All afternoon, sir,
your ambassadors have been turning
into lakes and rivers.
At first they were just clouds, like any other.
Then they swelled and swirled; then they hung very still'
then they broke open. This is, I suppose,
just one of the common miracles,
a transformation, not a vision,
not an answer, not a proof, but I put it
there, close against my heart, where the need is, and its serves
the purpose. I go on, soaked through, my hair
like corn, or wheat, shining and useful.
This is from Mary Oliver's Why I Wake Early
, winner of the Pulitzer Prize for Poetry and the Natioanl Book Award. I confess: I did not obtain, or even try to obtain permission to copy this poem. I am not sure what to do about this. I have been buying and reading and loving Mary Oliver's poems for many years. Should I apologize to her for sharing (stealing? borrowing?) her poem on clouds or should I see my blog as free advertising for Mary Oliver who does not need advertising. She packed Seattle's Benaroya Hall last year; she floated on stage--a wisp of a woman in black--and received a very long (almost embarrasingly long) standing ovation--before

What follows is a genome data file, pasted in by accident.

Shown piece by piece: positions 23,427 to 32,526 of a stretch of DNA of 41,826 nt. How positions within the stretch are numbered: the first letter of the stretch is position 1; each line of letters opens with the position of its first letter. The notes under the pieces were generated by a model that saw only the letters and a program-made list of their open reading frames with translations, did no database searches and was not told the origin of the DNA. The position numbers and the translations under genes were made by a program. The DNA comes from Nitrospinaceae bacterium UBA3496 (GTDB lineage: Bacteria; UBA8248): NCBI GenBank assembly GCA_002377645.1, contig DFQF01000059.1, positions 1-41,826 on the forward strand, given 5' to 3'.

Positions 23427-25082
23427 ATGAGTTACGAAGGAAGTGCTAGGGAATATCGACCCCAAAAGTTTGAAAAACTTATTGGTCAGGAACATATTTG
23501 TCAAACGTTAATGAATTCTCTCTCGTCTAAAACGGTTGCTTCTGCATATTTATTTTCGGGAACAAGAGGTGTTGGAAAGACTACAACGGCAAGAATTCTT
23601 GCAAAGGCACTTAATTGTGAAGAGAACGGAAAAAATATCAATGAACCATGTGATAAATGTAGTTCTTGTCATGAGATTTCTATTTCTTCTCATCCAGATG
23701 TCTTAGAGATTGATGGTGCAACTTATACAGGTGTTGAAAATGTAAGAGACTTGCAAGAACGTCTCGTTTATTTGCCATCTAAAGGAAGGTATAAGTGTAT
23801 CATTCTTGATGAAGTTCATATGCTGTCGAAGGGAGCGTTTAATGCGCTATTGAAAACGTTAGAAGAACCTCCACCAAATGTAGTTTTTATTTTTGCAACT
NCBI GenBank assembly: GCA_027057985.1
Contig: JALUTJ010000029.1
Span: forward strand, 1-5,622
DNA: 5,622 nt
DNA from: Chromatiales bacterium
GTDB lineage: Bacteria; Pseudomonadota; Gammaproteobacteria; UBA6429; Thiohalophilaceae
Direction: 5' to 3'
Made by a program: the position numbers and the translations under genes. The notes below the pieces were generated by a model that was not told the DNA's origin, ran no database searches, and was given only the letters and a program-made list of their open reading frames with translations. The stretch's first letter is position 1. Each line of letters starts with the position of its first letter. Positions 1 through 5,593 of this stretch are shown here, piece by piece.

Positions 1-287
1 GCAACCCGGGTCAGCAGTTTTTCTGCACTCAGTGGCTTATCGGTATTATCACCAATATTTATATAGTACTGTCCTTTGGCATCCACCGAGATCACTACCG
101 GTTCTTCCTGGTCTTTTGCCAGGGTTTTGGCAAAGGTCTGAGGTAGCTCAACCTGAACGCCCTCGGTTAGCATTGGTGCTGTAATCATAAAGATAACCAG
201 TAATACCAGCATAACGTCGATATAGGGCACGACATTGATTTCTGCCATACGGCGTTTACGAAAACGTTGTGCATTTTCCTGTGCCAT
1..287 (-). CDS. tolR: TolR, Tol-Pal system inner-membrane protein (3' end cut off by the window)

she had uttered a word. She waited for every exuberant soul in the audience to sit down and then she looked out and up and said, "There certainly are alot of you."
Still, she deserves every penny I have. Perhaps I should put a blank check in the mail and send it to her through her agent or publisher. Somehow, I do not think she would find my money useful in her pursuit of the soul. Instead, I will keep reading her poems every morning and continue to urge everyone to find her poetry--at your local bookstore, at the library, or online. Here is a link to her books on Powells
and to Amazon
. Googling "Mary Oliver" will yield a bounty of poems and biographical information about this "shining and useful" woman.